The Australian Workers’ Union commissioned Roy Morgan Research to conduct a poll on the idea that half Labor’s promised tax cuts should be diverted to superannuation.
As in the Galaxy poll of Queenslanders a couple of weeks earlier, a bit over a third of voters wanted the tax cuts in full. In the Galaxy poll, 55% wanted all the tax cuts to be put into superannuation. In the Morgan Poll, 50% wanted the money to be split half each between tax cuts and superannuation.
According to AWU National Secretary Paul Howes:
The poll shows voters are economically literate, and politically sophisticated enough to understand that in the fight against inflation and rising interest rates the option of increased superannuation rather than tax dollars in the pocket is smart stuff.
But should workers really be so keen on establishing the idea that budgetary policy should be used to combat inflation? As RBA Governor Glenn Stevens pointed out in a recent speech:
I would hazard a guess, though, that a good many people who are today paying higher interest rates would instead pay higher taxes in a world where fiscal policy was used more actively to manage the business cycle.
Our guesses don’t need to be too hazardous. The 2006 General Social Survey showed than in the top two quintiles, the people who pay most of the net tax in Australia, nearly half have mortgages, and around a quarter owe $150,000 or more.
At the moment, we are in the unusual budgetary position of having large surpluses. A more usual situation would be that a tightening of fiscal policy would mean an increase in taxes rather than a rejection, redirection, or postponement of tax cuts. So a more active use of fiscal policy would mean that many of the same people would be hit by both levers of anti-inflation policy (disclosure: I am one of them).
And while the RBA will cut interest rates when they deem it prudent to do so, higher taxes won’t go away so quickly. Tax rates rarely change more than once a year, and once they have taken the political heat of imposing extra taxes governments will be reluctant to give up the revenue.
It may well be prudent for Australian workers to put more money into their superannuation accounts. But creating an eco-political orthodoxy that taxes should play a regular and significant role in controlling inflation is something many of them might end up regretting.
8 thoughts on “Should workers support using fiscal policy against inflation?”
I’m a touch confused. Are you trying to make a slippery slope argument, ie, if we withhold tax cuts now, that will pave the way for more active fiscal policy (tax increases) in the future? Is Kevin’s razor gang also a form of fiscal policy?
I would have thought that the debate over the proposed round of tax cuts is a response to an exceptional situation, rather than a debate over the future of economic policy in Australia. Particularly given that the electorate hasn’t seen, and would vociferously oppose, any nominal (as opposed to bracket creep) tax increase in decades.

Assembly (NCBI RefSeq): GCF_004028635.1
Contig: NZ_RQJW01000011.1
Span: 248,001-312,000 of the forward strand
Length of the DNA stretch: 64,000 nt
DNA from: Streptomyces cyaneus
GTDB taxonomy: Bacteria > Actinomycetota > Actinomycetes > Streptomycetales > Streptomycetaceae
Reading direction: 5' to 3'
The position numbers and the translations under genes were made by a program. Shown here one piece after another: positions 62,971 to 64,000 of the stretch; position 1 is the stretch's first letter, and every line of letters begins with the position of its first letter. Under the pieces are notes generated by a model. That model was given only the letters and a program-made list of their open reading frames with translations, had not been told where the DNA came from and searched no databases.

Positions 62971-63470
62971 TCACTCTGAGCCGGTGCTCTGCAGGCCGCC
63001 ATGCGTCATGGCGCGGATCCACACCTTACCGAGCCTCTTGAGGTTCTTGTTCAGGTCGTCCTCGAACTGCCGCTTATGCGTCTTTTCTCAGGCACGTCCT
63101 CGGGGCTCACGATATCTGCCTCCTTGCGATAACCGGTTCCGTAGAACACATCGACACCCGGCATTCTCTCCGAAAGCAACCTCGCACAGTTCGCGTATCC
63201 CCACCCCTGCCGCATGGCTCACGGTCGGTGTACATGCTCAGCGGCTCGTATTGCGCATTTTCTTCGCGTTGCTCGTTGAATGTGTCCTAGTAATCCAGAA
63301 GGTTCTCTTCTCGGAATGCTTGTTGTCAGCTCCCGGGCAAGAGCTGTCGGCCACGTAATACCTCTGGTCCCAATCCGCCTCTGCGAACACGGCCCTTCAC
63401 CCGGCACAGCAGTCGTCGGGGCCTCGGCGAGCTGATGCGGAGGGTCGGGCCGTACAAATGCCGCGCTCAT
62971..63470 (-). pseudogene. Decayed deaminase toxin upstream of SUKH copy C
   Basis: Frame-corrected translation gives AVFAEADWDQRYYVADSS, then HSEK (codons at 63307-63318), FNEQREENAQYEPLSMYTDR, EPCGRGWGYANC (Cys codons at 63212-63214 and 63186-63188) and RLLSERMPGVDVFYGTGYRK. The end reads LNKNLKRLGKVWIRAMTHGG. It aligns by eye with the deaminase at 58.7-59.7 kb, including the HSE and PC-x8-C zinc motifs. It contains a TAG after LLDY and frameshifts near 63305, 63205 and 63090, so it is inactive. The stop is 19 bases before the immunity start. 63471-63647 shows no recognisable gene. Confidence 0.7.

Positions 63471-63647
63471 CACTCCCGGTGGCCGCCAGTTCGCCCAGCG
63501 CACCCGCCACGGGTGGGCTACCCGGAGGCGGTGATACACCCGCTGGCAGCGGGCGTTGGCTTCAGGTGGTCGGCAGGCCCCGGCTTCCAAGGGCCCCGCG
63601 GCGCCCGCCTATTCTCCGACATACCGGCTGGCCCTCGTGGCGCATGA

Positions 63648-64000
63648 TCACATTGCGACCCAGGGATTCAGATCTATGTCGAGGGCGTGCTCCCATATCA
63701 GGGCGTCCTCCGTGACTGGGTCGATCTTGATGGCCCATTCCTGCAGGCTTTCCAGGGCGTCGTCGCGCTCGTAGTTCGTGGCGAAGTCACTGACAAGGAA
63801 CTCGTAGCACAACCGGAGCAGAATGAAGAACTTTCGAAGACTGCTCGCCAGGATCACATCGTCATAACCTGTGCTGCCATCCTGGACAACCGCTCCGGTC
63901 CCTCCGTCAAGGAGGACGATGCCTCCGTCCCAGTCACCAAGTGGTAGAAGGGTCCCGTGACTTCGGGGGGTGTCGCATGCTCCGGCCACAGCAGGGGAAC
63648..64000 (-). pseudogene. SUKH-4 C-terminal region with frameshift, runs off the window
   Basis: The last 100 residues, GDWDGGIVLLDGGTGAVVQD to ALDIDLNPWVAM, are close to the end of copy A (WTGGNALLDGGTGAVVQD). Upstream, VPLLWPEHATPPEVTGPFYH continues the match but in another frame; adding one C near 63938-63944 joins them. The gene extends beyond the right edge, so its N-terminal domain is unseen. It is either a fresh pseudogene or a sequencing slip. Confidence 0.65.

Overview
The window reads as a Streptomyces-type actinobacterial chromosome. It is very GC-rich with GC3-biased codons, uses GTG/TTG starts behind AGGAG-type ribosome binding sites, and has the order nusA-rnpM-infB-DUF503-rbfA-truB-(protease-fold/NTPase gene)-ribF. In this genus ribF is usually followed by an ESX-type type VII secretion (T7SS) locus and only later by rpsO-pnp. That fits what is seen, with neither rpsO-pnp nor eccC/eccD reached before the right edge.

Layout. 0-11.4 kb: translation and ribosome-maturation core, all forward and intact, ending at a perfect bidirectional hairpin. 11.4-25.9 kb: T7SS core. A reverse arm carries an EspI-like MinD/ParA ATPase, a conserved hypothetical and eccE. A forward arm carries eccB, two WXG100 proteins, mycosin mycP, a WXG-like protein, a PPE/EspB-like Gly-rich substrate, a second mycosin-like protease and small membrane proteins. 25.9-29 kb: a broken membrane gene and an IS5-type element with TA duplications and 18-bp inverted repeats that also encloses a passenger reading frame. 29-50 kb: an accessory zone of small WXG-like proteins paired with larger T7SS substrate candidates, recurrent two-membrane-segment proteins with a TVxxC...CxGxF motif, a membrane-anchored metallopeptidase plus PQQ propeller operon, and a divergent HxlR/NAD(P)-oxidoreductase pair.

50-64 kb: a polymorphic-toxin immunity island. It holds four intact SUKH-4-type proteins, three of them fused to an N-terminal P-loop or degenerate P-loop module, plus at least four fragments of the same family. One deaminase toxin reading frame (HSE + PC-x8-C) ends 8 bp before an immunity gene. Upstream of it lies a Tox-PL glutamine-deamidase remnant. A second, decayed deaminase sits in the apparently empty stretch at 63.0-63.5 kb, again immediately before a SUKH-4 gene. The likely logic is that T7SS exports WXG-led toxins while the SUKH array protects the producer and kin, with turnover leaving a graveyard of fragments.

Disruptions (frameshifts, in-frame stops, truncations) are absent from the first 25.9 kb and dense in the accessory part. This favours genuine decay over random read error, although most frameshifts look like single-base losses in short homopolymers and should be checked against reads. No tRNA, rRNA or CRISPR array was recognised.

Iamspam – While the huge surpluses are an exceptional situation, inflation management will be with us forever. There have been various arguments in recent years that fiscal policy should play a greater role in this task, partly because it would ‘spread the pain’. In some versions of the argument, there would be an independent fiscal authority – in practice it would have to be the RBA to achieve coordination – that could move tax rates up or down purely for demand management purposes.
Once the principle of using fiscal policy for demand management is entrenched, the independent fiscal authority idea may have some prospect of being adopted. If we are serious about using fiscal policy, that makes more sense that the current very slow budget process, which will take many many months to have any significant impact.
But that point Stevens was making, and I was supporting, was that because the people who pay a lot of tax are often the same as the people who pay a lot of interest it could focus the pain rather than spread it.
Australia should do as Singapore does and utilise compulsory personal superannuation contributions to control inflation. The rate of personal contributions can then be adjusted to slow or boost consumption.
This means that instead of hitting homeowners hard with mortgage increases to control inflation, inflation can be controlled by a method that increases saving while reducing consumption at the same time. Given only about 30% of the population have mortgages, this also means that inflation will be better controlled where more of the populations spending habits are controlled.
Such monetary policy could be utilised in conjunction with with interest rates, tax and limited use of fiscal policy. The task of raising/lowering of compulsory personal superannuation rates could also be undertaken by the RBA.
This method would be better than independently adjusting tax rates which would be much more controversial to the general public.